we met a bloke who was running Harley Tours He told us that he was Dave
Priors brother Dave worked at 98.1FM in Geraldton. Camped
For tea some had barbeque and some had pizzas ( YUMMY ) Had a good nights rest, except for the very early ablutions of our German tourists. I did not know women let rip so loudly and for so long.
This morning there was no rush to leave, so Noel
& Iain went on a helicopter ride over
I think Noel & myself had a much better view from up where we were. Around 10.00 we headed for Hermannsburg all gravel. Roger rode his bike along this road and found out how bloody rough the last 5kms were. The trailer did not like the roughness nor did the Toyota’s tyres , at Hermannsburg there were two punctures on the Toyota, soon had them fixed but the trailer was a bit sus. Some had a feed then on to Standley Chasm, Noel went on to Alice to tee up somebody to fix the trailer Saturday .On to Stuart Caravan Park ,pitched camp, Had a shower then to town mainly for grog and some nibblys.
Met three more Ulysses at the park from N.S.W. or
VIC cannot remember. All went to the Memorial Club Bistro for a $9.90
Carvery One had eyes bigger than his stomach ey Lindsay. P.s.
No body was up with the sparrows, as today we did our own thing, sightseeing or whatever. Iain & Howard went shopping ( Don’t travel with Howard in an enclosed cab you will regret it, enough said) Howard required two new tyres for his bike that is why he was in the vehicle. Sat arvo visited the Museum Of Central Australia then went and picked up tyres for bike then the trailer,back to the park . Fit tyres to bike and load trailer for Sunday departure. Russ helped a lady out by pumping up her mattress, very nice of Russ!! We all went to tea at Lasseters Casino And Convention Centre, tucker not to bad beer good but the pokies bad!!! Noel and Howard won.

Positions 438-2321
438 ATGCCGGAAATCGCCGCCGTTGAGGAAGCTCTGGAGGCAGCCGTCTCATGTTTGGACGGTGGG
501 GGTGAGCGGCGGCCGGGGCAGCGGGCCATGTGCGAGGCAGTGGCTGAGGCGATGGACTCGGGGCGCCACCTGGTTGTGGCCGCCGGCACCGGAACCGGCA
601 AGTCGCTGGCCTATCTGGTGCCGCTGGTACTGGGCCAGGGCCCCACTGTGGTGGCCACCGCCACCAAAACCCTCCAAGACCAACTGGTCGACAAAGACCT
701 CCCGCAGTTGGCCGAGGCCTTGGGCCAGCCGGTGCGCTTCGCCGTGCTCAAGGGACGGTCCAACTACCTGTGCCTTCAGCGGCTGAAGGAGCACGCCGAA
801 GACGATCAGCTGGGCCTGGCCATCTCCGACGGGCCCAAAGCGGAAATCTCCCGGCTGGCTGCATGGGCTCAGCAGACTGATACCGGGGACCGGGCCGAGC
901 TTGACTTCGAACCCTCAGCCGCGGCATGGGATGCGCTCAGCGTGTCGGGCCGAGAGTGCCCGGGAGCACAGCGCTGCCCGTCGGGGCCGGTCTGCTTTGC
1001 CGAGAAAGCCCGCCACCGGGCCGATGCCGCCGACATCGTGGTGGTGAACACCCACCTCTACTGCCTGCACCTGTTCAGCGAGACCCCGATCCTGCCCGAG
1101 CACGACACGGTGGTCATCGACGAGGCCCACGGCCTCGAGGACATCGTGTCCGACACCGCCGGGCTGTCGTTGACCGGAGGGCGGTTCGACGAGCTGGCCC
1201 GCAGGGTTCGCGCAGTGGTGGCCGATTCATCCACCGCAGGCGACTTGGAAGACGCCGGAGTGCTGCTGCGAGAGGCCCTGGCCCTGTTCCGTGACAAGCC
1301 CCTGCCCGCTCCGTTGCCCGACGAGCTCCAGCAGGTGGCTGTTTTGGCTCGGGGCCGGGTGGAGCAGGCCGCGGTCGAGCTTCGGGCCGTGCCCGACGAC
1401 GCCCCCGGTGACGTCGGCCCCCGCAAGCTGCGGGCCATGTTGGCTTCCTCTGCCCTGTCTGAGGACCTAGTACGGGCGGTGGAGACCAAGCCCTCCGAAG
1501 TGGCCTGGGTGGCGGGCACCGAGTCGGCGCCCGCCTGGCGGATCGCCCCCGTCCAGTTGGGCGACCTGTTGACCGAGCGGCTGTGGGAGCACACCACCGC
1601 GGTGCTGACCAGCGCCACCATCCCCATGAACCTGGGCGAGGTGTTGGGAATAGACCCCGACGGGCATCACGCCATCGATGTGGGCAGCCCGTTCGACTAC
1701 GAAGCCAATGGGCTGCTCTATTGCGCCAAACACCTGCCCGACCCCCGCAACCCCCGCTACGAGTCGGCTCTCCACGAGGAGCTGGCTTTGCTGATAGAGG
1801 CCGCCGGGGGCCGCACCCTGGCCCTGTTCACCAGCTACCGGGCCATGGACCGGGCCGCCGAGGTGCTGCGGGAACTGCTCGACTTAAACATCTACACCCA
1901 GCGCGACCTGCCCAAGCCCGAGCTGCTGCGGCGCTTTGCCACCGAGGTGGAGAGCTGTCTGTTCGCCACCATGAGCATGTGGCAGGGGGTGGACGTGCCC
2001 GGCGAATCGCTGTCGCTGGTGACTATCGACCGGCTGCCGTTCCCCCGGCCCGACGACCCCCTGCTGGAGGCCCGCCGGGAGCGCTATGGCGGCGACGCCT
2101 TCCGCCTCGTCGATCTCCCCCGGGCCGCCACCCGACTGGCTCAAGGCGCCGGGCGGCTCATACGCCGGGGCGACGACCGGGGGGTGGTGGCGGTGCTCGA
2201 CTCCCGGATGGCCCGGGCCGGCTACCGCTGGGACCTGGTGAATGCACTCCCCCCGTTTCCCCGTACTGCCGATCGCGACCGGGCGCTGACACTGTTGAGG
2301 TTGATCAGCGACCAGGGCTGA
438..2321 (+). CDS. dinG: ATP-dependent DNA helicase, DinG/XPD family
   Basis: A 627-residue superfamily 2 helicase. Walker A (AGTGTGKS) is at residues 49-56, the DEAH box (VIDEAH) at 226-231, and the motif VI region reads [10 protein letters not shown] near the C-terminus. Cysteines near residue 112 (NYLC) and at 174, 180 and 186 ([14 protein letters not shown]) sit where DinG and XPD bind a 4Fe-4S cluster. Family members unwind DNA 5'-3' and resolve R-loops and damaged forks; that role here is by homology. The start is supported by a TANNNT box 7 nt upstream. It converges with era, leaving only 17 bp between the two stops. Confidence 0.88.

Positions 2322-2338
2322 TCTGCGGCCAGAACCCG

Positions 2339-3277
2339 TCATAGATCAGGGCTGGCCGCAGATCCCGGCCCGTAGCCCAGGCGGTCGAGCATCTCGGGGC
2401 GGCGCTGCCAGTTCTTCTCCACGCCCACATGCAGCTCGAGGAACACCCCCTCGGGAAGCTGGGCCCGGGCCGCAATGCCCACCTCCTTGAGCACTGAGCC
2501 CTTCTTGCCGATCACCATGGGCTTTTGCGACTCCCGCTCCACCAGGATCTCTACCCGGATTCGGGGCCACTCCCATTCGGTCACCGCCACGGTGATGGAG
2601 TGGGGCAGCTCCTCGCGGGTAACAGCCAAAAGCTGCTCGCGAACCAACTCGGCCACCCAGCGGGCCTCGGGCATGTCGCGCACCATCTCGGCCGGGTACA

Departed from having breaky at Mcdonalds 08.30
Headed off down the
Leave around 08.30.
Off again with
At all camping sites we had breakfast of Bacon, Eggs, tomatoes & toast.
Garry had a problem with his fork he could not find it, guess who was using it Lindsay.
Set off at about 08.15.some bikes topped up at Warburton. Just out of Warburton is Creek of water, if you go around the left it is shallow but rather deep in the center. Everybody went left except Russell who went through the middle and got thoroughly drenched.meantime. Howard then decided to do the same ( with a lot of persuasion from others) so he did it faster than Russ, well the result was spectacular a Totally Soaked Rider from his boots to helmet. It was heard that Howard said, Why do I listen to these older blokes??. Come in sucker!!! We camped about 110kms from Cosmo Newberry in what looked like a gravel pit. Second last camp oven a very very mild Curry.
Up early decamped 07.30
About 194kms of gravel to go, on the way Lindsay’s
B.M.W just conked out, checked it out could not find anything wrong, after a
while he started it up and off he went without any more trouble. Iain just missed
a Roo good thing Roger saw it early. Had lunch Leonora, arvo tea at Leinster
then on to
After breaky of the last of the bacon, eggs, tomatoes and toast, packed up and off to fuell up Mount Magnet. On the way an Eagle took a dive at Noel, he said not a nice experience.
Fuelled up then off to Mullewa for next fuel, with
a short stop at Yalgoo on the way. At Mullewa we were met by Les,
Everybody returned to Noels Place to do some
Just before this was achieved we had morning tea supplied by Neva & Roger, which was very much appreciated. When all was done a Night of Disgracefulness and Reminiscence was organized.
See you all there!